Ananas comosus  (L.) Merr. 1917

pronounced: AN-an-uss kom-OH-suss

(Bromeliaceae —  the bromeliad family)

synonym: Ananas sativus  Schult. & Schult.f. 1830

pronounced: AN-an-uss sat-EYE-vuss

common name: Pineapple
Ananas, ananas comosus spiral of flowersspiral of flowers the original name of the fruit, comes from the Tupi (Brazilian) word for pine, nanas; comosus is Latin for ‘hairy, tufted’, and in the synonym sativus is the Latin for ‘cultivated’.

Pineapple is the common name for this edible tropical plant and its fruit, native to Uruguay, Brazil and Paraguay. The plant can grow to over a metre tall, with 30 or more trough-shaped and pointed leaves anything up to a metre long, surrounding a thick stem. The pineapple is a good example of a multiple fruit: multiple, spirally arranged flowers along the axis each produce a fleshy fruit that presses against the fruit of the adjacent flowers and forms what looks like a single, fleshy fruit. The English word pineapple originally meant what is now called a pine cone, and was used for the fruit because of its similarity to a pine cone. The fruits of the pineapple are arranged in two interlocking spirals, 8 in one direction, 13 in the other: these are Fibonacci numbers.

ananas comosus young fruityoung fruit ananas comosus mature fruitmature fruit The leaves of the cultivar Smooth Cayenne mostly lack spines, but those of most other cultivars have large spines along the leaf margins.

The pineapple spread from its original area through cultivation, and by the time of Christopher Columbus (1492) it grew throughout South and Central America, southern Mexico, and the Caribbean. Columbus may indeed have taken a pineapple back to Europe. The Spanish introduced it into the Philippines, Hawaii and Guam. The fruit was successfully cultivated in European hot-houses from the early 18th century onwards.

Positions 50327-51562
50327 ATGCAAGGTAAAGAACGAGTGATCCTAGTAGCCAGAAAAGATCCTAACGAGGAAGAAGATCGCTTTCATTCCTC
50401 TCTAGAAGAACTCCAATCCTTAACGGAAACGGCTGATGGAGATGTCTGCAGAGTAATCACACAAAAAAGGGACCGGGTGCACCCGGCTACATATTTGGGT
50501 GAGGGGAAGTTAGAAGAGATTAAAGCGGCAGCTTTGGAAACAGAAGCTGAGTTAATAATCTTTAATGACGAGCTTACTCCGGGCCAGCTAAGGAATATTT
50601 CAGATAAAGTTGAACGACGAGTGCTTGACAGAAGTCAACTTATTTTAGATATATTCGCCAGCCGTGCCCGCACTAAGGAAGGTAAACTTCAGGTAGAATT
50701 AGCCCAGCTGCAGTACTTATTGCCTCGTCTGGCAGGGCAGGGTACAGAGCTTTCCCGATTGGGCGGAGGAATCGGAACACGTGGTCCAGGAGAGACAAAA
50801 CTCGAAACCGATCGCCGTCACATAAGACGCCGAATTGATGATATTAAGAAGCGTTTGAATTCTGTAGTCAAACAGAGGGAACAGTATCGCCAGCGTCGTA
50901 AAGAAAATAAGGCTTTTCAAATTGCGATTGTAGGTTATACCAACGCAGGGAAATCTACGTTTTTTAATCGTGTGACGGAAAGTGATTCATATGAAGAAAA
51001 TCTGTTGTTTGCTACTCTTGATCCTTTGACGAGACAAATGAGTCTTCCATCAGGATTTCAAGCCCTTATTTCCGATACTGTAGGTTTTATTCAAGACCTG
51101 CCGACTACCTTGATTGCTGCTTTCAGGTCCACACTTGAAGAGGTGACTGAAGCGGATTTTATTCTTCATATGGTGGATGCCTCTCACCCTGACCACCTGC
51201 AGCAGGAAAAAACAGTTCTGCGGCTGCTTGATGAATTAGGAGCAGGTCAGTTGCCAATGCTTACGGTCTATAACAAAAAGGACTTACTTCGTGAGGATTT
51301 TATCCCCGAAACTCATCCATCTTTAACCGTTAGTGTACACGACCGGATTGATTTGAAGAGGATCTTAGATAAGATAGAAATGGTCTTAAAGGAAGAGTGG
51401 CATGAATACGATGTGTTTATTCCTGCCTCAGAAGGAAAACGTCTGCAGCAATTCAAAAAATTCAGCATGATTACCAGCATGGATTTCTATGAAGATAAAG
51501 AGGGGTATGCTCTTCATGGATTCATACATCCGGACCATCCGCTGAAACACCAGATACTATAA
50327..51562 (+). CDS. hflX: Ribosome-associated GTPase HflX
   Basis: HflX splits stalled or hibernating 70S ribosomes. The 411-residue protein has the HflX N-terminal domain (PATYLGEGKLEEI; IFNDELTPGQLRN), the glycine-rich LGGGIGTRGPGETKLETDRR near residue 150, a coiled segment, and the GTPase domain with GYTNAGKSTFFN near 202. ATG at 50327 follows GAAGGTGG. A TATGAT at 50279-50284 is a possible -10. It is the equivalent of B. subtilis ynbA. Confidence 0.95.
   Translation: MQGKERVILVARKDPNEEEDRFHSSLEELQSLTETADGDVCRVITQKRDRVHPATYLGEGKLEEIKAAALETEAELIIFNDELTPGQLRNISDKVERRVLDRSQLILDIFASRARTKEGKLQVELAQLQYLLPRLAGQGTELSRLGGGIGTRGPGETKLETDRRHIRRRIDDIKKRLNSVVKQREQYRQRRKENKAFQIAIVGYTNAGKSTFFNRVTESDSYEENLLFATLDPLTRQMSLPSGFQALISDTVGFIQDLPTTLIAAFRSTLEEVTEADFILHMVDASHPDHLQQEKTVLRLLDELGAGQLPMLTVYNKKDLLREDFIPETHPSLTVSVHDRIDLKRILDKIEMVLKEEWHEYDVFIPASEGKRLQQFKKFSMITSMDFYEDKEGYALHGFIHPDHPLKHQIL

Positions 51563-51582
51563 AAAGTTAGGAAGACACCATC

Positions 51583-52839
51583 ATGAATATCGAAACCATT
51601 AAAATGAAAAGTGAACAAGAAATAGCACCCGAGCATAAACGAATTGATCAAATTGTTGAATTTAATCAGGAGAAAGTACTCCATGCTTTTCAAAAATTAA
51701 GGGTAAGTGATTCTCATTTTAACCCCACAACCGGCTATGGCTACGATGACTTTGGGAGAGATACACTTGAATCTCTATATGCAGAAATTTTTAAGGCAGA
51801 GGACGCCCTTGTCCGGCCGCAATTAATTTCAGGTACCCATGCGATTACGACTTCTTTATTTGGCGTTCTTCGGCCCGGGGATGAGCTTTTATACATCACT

In commercial farming, flowering can be artificially induced and the early harvesting of the main crop can encourage the development of a second crop of smaller fruits. The top, removed before eating a pineapple, when planted will produce a new fruit-bearing plant. If left alone, the plant will eventually fall to one side due to the weight of the fruit, and a new plant will grow out of the top of the pineapple.

Some of my early memories of Magnetic Island are of the (what seemed to a child) vast fields of pineapples occupying most of Horseshoe Bay. In those pre-World War II days there was only a pack-horse trail connecting Horseshoe Bay with Arcadia, and Hayles ran a weekly boat round to Horseshoe Bay, both for holiday-makers and to collect the pineapples and mangoes grown there. When the connecting road was built after the war, the pineapples were trucked over to Arcadia for shipment. By the late 1950s, the high cost of getting the fruit to market, and, I suspect, the lowering of the fertility of the sandy soil due to monoculture, put paid to the industry.

This is a food plant for the larvae of the common armyworm Mythimna convecta.

Photographs ©taken in Picnic Bay 2005-2010

Page last updated 13th March 2018







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